P is the feedforward filter order,                                                                                                        

bi are the feedforward filter coefficients,                                                                                              

Q is the feedback filter order,                                                                                                       

ai are the feedback filter coefficients,                                                                                                 

x[n] is the input signal and                                                                                                         

y[n] is the output signal


 FIR (Finite Impulse Response) Filters

Finite Impulse Response filters are one of the basic filters used in Digital Signal Processing. They are said to be finite because they do not have any feedback. For studying any Filter we plot 2 graphs - the Magnitude response curve (magnitude vs. frequency curve) and the Phase response curve (phase vs. frequency curve).

The difference equation that defines the output of an FIR filter in terms of its input is:

x[n] is the input signal,                                                                                                                                     

 y[n] is the output signal,                                                                                                                              

bi are the filter coefficients, also known as tap weights,                                                                           

and N is the filter order - an Nth-order filter has (N + 1) terms on the right-hand side.


Window Implementation 


Signal Filtering

Signal filtering involves the addition of noise to input signal and then filtration of the distorted signal with the help of previously discussed filters.


Median Filter

The median filter is a nonlinear digital filtering technique, that is often used to remove noise. The Median Filter obtains the elements of Filtered X using the following equation:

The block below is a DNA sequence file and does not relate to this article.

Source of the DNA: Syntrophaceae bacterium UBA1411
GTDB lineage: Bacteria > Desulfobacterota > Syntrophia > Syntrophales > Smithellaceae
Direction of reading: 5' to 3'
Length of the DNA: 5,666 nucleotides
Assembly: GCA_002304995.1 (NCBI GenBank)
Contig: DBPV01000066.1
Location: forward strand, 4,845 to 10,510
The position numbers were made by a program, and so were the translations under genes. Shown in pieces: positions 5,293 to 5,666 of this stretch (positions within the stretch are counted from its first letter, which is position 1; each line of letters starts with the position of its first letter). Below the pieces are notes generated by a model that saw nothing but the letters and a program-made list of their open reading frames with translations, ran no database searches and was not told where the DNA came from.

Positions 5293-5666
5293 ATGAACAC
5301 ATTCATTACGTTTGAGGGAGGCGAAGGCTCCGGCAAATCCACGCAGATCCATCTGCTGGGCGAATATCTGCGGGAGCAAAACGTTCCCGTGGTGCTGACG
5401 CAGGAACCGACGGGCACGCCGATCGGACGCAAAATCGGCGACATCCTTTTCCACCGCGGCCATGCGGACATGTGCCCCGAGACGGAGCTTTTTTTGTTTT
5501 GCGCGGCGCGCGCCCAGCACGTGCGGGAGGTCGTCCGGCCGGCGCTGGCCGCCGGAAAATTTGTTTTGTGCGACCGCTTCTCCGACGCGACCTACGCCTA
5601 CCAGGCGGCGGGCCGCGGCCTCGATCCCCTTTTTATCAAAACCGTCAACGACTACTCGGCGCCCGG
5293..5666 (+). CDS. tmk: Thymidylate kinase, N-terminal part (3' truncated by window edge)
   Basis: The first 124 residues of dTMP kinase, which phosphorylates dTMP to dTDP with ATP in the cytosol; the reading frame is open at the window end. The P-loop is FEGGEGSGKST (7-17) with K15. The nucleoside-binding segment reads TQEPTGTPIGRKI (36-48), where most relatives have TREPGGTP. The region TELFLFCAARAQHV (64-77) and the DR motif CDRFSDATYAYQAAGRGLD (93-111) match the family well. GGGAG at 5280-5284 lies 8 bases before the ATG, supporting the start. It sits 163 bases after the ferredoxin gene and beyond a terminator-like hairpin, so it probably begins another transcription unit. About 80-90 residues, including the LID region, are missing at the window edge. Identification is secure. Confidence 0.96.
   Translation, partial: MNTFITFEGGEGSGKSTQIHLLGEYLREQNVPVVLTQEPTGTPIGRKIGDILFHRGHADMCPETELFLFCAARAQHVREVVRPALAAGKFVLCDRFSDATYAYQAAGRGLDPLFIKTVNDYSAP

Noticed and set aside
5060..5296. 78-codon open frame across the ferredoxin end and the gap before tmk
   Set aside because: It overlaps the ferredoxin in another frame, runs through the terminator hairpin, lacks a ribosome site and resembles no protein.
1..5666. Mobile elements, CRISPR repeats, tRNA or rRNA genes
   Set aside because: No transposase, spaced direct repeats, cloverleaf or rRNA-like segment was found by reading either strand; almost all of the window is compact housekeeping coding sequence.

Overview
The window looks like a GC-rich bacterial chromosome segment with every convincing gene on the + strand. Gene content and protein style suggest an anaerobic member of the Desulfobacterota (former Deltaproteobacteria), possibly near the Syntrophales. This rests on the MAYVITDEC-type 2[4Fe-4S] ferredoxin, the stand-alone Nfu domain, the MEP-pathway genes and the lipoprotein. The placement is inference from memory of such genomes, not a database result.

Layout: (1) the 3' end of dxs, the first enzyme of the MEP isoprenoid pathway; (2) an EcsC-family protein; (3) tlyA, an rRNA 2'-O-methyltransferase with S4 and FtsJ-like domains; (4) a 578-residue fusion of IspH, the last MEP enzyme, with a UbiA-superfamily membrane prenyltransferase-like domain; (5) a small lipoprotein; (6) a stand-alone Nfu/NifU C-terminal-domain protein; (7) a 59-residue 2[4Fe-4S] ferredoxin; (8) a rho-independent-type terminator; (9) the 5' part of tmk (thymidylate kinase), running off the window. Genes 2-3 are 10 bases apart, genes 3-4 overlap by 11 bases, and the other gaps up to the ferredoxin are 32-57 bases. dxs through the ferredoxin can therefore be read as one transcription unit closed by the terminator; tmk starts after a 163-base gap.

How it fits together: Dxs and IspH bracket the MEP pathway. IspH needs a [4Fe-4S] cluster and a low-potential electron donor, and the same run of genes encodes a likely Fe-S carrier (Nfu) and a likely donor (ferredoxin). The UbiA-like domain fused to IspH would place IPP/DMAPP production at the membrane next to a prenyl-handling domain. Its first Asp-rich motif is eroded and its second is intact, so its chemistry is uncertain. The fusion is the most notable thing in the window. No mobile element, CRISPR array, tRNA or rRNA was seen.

yi = Median(Ji) for i = 0, 1, 2, …, n - 1,

Where Y represents the output sequence filtered X,

n is the number of elements in the input sequence X,

Ji is a subset of the input sequence X centered about the ith element of X,

and the indexed elements outside the range of X equal zero.


Smoothing Filter

Smoothing filters are also known as low-pass filters because they allow passing of low frequency components and attenuate the high frequency components.

The impulse response of a normal low-pass filter signifies that all the coefficients of the mask should be positive. Low-pass filtering in effect blurs the image and removes speckles of high frequent noise. Larger masks result in more blurring effect. To avoid a general amplification or damping of the data the sum of the filter coefficients should be 1.0.

 Many different types of algorithms are used in smoothing. One of the most commonly used algorithms is the "moving average", often used to try to capture important trends in repeated statistical surveys.

Given a series of numbers and a fixed subset size, the moving average can be obtained by first taking the average of the first subset. The fixed subset size is then shifted forward, creating a new subset of numbers that is averaged. This process is repeated over the entire data series. The plot line connecting all the (fixed) averages is the moving average. Thus, a moving average is not a single number, but it is a set of numbers, each of which is the average of the corresponding subset of a larger set of data points. A moving average may also use unequal weights for each data value in the subset to emphasize particular values in the subset.



In compression, we acquire a large number of data points and compress the data points into a smaller number of points by applying reduction methods to input signal on the basis of value contained in each segment.

Consider for example: An input sine wave of frequency 30 Hz and amplitude 5V is given to a

median filter. Let the reduction factor be 25. This means at a time, 25 data points are taken and the average is taken. Again, this point is plotted and the next 25 data points are considered and the average is taken. This process goes on repeating itself to get the compressed data.


The value -1.00978 specifies the instantaneous mean of the current reduction factor size.